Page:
When I tried to twist the Tinkerbell-themed streamers for my granddaughter’s birthday last week, I pitched a fit. The stupid streamers would not twist. They knotted and choked and finally made a weak looking twist after some serious futzing.
“I know I sound like an old lady,” I grumbled to my age-conscious daughter, “but when I was a kid and we decorated the gymnasium for dances, this stuff twisted like a champ.” I opened another round of the pink and purple streamers and read on the label, “Made in China.” I yelped, “That freaking figures! Can they make anything right?”
You see I’ve had a thistle up my tush since the most beautiful and coolest wine/beverage chiller ever made (in China) went kaput nine months ago. It was three-months out of warranty. We installed it in our remodeled kitchen exactly 15 months earlier.
Spouse tried to fix it and said, “I hate to tell you this, but this thing’s a piece of junk.” He went on-line researching how to repair it and discovered that my most beautiful and coolest wine/beverage chiller ever, was a real piece of junk. Web page after web page repeated the same story: Great looking product, fantastic price, clever idea, and—wham—a few months out of its one-year warranty, the thing turns deader than dirt. Repair costs—assuming someone had the product to replace the faulty parts, which no one has—are more than the price paid for the unit. And pitch all the fit you want because the designer and manufacturer is from China and probably just loaned the U S of A funds at a tidy interest rate.
Unfortunately, I’m a tad short on funds to buy a new unit. So this beautiful and coolest ever piece of junk is now an under-counter storage unit for fancy liquor bottles and glasses—stuff we rarely use. Wine and beverages seek space in the fridge—like in the olden days.
And then there are the China made pieces of clothing that are good for about a half-dozen washes, never mind the leaded paint on kids’ toys, funky crud in pet food, ad infinitum.
Today when I unfurled a new US flag that my friend just gave me,the label read “Made in China.” No wonder this country’s in a fix. I expected to find that half of all new American flags are made in China, but only 5% of the 150-million manufactured American flags are made out of the US. That’s still 7.5-million US flags made in China every year. I hope the wind doesn’t blow this weekend. The flag may disintegrate.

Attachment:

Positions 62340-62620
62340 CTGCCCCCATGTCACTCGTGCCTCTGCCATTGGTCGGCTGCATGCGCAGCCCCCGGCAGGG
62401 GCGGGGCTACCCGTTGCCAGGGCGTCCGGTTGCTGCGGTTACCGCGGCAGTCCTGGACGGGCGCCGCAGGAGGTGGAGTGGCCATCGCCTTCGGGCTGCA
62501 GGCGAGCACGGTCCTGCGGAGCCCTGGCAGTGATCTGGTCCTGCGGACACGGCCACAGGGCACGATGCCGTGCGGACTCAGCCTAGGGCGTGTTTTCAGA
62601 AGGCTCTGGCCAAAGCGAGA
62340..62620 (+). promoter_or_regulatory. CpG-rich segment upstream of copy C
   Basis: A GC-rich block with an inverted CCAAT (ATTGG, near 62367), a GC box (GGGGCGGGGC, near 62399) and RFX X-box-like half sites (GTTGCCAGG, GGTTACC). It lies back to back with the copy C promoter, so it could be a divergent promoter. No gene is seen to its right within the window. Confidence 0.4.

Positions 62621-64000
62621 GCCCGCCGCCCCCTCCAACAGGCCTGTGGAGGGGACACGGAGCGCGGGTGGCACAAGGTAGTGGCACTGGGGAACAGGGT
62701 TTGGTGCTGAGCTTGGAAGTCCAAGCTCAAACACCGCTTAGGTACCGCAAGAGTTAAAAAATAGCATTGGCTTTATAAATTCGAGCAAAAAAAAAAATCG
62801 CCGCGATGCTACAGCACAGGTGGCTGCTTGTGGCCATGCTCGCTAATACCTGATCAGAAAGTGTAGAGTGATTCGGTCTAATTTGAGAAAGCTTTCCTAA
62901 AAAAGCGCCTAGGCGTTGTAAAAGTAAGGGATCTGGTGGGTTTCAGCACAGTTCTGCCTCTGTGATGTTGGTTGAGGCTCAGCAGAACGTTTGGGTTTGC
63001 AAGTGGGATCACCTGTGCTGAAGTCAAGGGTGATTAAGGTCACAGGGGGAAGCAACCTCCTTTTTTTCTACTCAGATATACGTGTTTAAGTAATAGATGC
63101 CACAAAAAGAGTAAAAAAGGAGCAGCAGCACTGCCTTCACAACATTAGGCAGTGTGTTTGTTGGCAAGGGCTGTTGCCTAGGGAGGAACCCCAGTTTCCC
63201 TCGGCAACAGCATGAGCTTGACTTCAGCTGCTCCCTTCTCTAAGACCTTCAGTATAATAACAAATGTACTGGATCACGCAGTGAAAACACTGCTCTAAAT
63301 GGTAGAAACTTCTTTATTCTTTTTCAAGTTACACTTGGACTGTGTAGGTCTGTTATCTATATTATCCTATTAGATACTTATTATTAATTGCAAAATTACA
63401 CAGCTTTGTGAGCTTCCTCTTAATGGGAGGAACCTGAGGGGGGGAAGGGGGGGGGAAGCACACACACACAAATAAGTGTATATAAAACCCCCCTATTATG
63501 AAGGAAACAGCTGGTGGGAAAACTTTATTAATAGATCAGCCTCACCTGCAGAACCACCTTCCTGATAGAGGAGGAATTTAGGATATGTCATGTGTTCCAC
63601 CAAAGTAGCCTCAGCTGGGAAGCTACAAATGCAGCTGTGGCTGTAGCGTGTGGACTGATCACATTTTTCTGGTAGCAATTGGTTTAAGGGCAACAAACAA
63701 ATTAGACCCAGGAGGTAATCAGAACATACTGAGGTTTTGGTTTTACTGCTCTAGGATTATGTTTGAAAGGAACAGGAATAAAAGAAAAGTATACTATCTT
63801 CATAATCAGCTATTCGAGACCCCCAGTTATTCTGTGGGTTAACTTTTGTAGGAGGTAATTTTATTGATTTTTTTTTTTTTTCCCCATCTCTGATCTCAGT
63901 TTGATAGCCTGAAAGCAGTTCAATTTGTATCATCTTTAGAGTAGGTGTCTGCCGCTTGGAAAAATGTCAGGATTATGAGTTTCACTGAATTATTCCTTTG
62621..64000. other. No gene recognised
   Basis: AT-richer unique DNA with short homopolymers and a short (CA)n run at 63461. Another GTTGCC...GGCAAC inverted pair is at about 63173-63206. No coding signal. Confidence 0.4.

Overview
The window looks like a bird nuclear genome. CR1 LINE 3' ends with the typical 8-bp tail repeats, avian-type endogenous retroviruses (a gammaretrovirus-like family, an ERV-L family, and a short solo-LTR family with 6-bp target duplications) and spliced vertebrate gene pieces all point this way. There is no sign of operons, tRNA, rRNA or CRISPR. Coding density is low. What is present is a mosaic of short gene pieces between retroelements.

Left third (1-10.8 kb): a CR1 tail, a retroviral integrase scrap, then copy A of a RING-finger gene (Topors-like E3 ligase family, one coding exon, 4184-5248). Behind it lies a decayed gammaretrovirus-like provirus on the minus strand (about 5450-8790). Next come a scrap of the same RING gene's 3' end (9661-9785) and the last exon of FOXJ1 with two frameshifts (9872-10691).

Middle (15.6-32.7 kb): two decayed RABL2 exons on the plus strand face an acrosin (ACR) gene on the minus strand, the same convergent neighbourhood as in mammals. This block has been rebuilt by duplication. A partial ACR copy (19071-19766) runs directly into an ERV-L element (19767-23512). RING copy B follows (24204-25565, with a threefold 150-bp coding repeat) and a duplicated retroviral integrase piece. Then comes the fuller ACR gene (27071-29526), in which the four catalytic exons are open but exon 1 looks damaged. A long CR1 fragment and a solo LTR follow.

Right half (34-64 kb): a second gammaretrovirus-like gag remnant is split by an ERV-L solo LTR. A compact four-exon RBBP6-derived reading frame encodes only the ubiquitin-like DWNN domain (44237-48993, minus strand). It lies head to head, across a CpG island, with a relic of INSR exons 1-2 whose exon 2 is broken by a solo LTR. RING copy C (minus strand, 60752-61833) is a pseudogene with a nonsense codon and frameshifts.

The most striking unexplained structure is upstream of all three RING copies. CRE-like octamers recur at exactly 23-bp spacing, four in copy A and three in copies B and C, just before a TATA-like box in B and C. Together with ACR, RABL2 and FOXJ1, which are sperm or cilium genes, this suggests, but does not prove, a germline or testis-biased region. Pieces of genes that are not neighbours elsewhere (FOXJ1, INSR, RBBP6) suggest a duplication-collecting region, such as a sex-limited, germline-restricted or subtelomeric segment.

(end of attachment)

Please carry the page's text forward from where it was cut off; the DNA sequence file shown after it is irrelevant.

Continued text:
Did you buy some garlic recently? How about garlic powder? Betcha it came from China.
Don’t get me wrong, I own some beautifully made Chinese antiques, like a classy bridal bureau that my friend, Christel, wants me to will her. Key word: antique.
I still love Chinese food, silk, fans, incense and the traditional stuff one finds in Chinatown. China made product is affordable, especially during these economic challenged times. But that’s the Chinese puzzle—how does America wind itself out of this economic knot without making our own stuff?
So, we know that I’m eliminating plastics from my life, and now I’m eliminating many Chinese made products from my shopping list.
My China syndrome explodes this coming Monday, the Fourth of July, as my made in China flag waves in the breeze and those gorgeous Chinese fireworks burst in the sky giving me patriotic goose bumps
2 thoughts on “My China Syndrome and the Fourth of July”
I hear you on this one. I am still fuming about the fireworks in NM that you posted. The good news is that a lot of the young clothing designers around here are making their product here. They have more control over the product and less shipping. Second good news is that I don’t buy many clothes any more. LOVE the birthday cake. She is a doll baby!
Like you, I’m not buying many clothes any more. Don’t really need em. But I am thinking about maybe going back to making what I want–like I used to. Glad to hear about the young designers.